As Cara Maines reported in a Feb. 7, 2017 Columbia Daily Spectator article, research done by Columbia University Professor of History Eric Foner and his students, as part of the Columbia University and Slavery Project, “found that most of the early presidents and trustees owned slaves, some donors profited from slave trade in the West Indies, and most students came from slave-owning families;” and “at least one student, the stepson of George Washington, brought a slave to what was then King's College.”
But what perhaps should also be mentioned is that the 26 acres of Upper Manhattan land upon which Columbia University’s Baker Athletics Complex stands was purchased in 1921 by a U.S. Steel Corporation director and major stockholder named George F. Baker--whose firm’s Tennessee Coal and Iron [TCI] subsidiary apparently profited in Alabama from the exploitation of forced African-American convict labor in the early 20th century. As labor and human rights lawyer Daniel Kovalik noted in a July 4, 2008 Pittsburgh Post- Gazette article:
“What came to many of us as a revelation this year, presented by the Wall Street Journal's Douglas A. Blackmon in his book, Slavery by Another Name, is that the enslavement of tens of thousands of black Americans in the South did not end in 1865…As Mr. Blackmon explains..., southern political and industrial leaders…began to arrest blacks en masse on baseless charges, including the overly broad `"crime’ of vagrancy (i.e., standing around unoccupied), `offensive conduct,’ talking to white women or any other trumped-up offense…
“The targeted black citizen was then hauled before a judge or justice of the peace, pressured by implied threats of violence into confessing to a crime, and fined for both the crime and the "costs" incurred by the arresting officer, the judge and witnesses. The accused was then offered to an industrialist or farmer who offered to pay the exorbitant fines and costs in return for the accused signing a contract of indentured servitude…One of the largest users of forced labor was Pittsburgh-based U.S. Steel, which purchased a coal mine -- indeed, a slave mine -- from the Tennessee Coal, Iron & Railroad Co. at the beginning of the 20th century. U.S. Steel signed a lease with the state of Alabama to acquire hundreds of prisoners, almost all black and almost all arrested on absurd charges, who it put to work in its Alabama mine No. 12. The many laborers who died during their periods of servitude either were buried in unmarked graves or burned inside the mines.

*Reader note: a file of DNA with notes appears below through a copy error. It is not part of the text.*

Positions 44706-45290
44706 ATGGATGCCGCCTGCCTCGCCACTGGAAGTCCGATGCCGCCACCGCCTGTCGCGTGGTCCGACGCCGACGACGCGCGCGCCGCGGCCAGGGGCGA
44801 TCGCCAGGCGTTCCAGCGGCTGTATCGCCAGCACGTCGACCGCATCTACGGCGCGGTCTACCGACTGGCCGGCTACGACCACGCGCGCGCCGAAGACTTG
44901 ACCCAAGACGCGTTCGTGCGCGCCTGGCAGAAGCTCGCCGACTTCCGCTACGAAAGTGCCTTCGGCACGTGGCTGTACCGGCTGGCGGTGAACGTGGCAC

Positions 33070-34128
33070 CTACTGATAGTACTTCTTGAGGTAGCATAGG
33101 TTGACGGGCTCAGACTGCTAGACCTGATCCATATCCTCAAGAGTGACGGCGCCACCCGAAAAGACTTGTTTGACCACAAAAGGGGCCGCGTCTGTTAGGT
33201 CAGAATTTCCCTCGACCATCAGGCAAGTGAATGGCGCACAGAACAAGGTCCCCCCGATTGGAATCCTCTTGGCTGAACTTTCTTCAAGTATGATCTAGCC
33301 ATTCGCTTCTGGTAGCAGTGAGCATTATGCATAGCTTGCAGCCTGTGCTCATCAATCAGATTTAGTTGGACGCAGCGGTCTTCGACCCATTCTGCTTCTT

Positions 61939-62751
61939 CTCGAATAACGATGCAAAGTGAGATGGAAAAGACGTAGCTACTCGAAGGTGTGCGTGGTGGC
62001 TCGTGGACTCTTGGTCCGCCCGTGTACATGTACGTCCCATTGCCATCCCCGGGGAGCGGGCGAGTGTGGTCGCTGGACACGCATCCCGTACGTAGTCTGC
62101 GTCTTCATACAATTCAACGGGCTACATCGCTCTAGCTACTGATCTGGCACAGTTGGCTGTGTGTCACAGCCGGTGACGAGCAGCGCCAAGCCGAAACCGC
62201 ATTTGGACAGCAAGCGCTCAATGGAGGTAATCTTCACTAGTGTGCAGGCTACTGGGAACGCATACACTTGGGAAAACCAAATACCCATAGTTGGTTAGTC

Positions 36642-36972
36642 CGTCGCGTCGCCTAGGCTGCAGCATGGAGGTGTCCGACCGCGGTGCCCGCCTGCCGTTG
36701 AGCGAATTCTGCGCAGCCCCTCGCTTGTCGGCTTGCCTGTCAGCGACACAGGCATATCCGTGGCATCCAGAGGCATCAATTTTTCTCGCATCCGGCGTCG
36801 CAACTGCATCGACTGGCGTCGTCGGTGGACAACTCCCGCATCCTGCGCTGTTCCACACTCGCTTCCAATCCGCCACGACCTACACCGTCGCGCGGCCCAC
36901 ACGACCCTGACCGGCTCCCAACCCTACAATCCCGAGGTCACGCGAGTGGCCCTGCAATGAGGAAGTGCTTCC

“As Mr. Blackmon notes in his book, U.S. Steel, unlike some companies that had used prison/slave labor during the late 19th and early 20th century, has never…paid compensation to the families of victims….”
According to an Apr. 19, 2012 TomDispatch.comarticle by Steve Fraser and Joshua Freeman, “convicts were leased to…Tennessee Coal and Iron (TC&I), a major producer across the South, especially in the booming region around Birmingham, Alabama, “more than a quarter of the coal coming out of Birmingham’s pits was then mined by prisoners” and “by the turn of the century, TC&I had been folded into J.P. Morgan’s United States Steel complex, which also relied heavily on prison laborers.”
Owning $5,965,000 (equivalent to around $83,245,000 in 2017 dollars) of U.S. Steel stock in the early 1920’s, George F. Baker was the largest individual owner of stock in TC&I’s parent company, according to a May 4, 1924 Time magazine article. And, coincidentally, as Columbia University’s website notes, “the tract of land on which the Baker Athletics Complex stands was purchased for the University on December 30, 1921 by financier George F. Baker” as a $700,000 (equivalent to around $8,711,000 in 2017 dollars gift); and “the 26-acre area was dedicated in April, 1922 and hosted spring football practice that same year.”
A long-time president of the First National Bank of New York (which eventually merged with Citicorp’s Citibank in 1955), Baker was “closely associated with” the late 19th-century and early 20th-century U.S. robber-baron, monopolist and Wall Street banker J.P. Morgan “in his manifold enterprises,” according to Richard Boyer and Herbert Morais’s 1955 book, Labor’s Untold Story. The same book also noted that “Morgan and associates organized super-trusts in steel (U.S. Steel), shipping (International Mercantile Marine), and agricultural machinery (International Harvester);” and it also “had its hands in other fields—the railroads (where…some 30,000 miles of railway were controlled), anthracite coal (where from two-thirds to three-quarters of the entire shipment was in Morgan hands).” In addition, other Morgan monopolies included electrical machinery (General Electric), communications (AT &T, Western Union), traction companies (IRT in New York, Hudson & Manhattan), and insurance (Equitable Life).”